What are the political implications of the ongoing Panama case hearings in Pakistan Supreme Court? How are the media and political parties lining up on this? Will the Supreme Court disqualify and remove Prime Minister Nawaz Sharif from holding office for corruption? Will it be seen as normal democratic process of accountability or a conspiracy to subvert an elected government?
Why are Indians among the top 5 asylum seekers in the world along with Syria? What's driving Indians to seek refuge in OECD nations? Is it lack of economic opportunity or increasing religious violence? Or something else?
Viewpoint From Overseas host Faraz Darvesh discusses these questions with Misbah Azam and Riaz Haq (www.riazhaq.com)
Hindu Nationalist Delusions; Modi's Blunders
New Post Cold War World Alignment
Pakistan JIT in Panama Case
Indians Among World's Top Asylum Seekers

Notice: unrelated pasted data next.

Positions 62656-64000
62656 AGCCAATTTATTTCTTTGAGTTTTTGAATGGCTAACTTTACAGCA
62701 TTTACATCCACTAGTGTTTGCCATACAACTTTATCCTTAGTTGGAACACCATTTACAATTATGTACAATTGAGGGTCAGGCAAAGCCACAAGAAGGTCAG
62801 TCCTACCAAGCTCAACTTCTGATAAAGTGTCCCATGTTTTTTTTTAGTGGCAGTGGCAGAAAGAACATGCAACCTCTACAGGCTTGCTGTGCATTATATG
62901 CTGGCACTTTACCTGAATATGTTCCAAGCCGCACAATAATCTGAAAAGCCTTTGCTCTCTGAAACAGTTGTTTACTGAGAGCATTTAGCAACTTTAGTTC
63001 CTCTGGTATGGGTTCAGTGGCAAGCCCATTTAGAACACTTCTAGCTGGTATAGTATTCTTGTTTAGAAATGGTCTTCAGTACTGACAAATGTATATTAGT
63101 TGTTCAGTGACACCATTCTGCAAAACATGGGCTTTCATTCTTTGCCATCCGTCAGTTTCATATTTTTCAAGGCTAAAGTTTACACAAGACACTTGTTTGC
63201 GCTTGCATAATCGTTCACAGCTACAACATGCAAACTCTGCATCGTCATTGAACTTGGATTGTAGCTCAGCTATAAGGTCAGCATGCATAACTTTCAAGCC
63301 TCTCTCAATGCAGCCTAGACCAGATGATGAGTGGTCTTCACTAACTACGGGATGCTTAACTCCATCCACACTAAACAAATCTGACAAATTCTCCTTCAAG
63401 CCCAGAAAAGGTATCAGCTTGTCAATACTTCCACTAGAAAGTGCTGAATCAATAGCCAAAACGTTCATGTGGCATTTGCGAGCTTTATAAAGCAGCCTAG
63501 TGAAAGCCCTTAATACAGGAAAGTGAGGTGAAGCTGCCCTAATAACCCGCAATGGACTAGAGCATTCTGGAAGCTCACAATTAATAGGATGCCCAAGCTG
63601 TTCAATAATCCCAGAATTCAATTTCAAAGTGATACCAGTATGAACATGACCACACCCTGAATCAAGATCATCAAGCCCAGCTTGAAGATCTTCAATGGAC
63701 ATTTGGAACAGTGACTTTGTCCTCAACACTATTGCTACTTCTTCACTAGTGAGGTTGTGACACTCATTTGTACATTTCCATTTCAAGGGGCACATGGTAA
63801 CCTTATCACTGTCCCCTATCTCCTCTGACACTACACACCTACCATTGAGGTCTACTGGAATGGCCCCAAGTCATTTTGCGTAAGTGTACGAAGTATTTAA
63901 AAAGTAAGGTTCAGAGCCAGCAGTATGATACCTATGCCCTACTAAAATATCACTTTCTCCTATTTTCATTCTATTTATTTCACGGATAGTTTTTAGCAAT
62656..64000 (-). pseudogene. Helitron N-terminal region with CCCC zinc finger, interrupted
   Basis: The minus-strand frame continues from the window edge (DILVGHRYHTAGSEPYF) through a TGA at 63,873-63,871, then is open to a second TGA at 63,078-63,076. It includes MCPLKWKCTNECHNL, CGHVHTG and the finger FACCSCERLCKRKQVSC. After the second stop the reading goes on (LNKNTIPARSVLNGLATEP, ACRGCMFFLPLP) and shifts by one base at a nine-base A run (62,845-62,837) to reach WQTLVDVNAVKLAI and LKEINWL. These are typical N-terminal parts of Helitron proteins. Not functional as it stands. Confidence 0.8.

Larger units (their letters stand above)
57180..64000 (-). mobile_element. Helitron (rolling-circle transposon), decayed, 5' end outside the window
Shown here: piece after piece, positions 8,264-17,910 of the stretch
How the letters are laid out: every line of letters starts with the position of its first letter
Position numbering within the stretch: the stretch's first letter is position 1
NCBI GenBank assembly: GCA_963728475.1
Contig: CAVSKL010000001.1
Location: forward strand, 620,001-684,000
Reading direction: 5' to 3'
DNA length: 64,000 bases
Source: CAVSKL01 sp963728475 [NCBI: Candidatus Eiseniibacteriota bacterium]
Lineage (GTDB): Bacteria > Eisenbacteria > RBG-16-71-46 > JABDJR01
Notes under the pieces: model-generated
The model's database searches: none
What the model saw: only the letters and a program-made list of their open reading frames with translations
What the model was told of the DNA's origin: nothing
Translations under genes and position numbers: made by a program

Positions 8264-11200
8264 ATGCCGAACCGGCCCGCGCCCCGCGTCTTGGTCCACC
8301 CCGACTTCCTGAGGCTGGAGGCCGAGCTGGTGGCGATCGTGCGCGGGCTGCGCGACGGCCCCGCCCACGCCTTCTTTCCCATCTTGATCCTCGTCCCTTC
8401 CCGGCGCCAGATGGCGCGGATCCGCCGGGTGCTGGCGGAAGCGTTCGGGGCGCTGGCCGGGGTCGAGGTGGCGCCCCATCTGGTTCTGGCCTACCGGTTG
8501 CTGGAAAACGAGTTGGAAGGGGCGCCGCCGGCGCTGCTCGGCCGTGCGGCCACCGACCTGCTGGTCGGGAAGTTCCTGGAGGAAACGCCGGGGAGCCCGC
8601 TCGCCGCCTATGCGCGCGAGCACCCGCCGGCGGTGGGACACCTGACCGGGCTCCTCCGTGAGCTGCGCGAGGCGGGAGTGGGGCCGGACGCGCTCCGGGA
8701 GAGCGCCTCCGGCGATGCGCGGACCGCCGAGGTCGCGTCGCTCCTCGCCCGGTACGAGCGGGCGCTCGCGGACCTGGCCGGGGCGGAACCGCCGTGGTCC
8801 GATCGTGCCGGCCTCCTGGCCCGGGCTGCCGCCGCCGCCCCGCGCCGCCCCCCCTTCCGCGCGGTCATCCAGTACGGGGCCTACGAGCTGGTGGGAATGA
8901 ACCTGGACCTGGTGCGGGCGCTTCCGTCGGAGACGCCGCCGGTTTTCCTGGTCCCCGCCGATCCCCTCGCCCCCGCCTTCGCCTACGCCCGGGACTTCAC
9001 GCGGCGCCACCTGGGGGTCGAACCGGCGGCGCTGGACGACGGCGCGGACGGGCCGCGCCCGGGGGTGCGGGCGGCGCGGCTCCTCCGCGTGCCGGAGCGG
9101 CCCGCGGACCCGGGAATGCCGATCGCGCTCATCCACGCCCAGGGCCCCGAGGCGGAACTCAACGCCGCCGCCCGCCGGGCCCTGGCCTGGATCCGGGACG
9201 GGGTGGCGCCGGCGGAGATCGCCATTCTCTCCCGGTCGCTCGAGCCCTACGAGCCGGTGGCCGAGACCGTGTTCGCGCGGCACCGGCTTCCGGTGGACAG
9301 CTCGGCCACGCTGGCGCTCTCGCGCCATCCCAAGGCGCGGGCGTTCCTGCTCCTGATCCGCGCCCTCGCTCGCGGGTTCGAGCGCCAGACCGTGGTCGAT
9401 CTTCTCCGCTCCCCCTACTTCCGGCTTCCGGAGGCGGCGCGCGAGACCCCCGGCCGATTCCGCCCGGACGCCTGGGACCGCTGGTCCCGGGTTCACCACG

Lynchistan: India is the Lynching Capital of the World
Talk4Pak Youtube Channel
India faced more terror attacks than Syria in 2016: US report
"On average, terrorist attacks in India caused 0.4 total deaths per attack in 2016, compared to 2.4 deaths per attack worldwide. Nearly three-quarters of attacks (73%) in India in 2016 were non-lethal," the report said.
The US State Department recently released its annual report on terrorism which analyses the counter-terrorism initiatives adopted by different countries. The Country Reports on Terrorism 2016 also elaborates on the looming terror threat facing South Asian region and provides inputs to combat terrorism.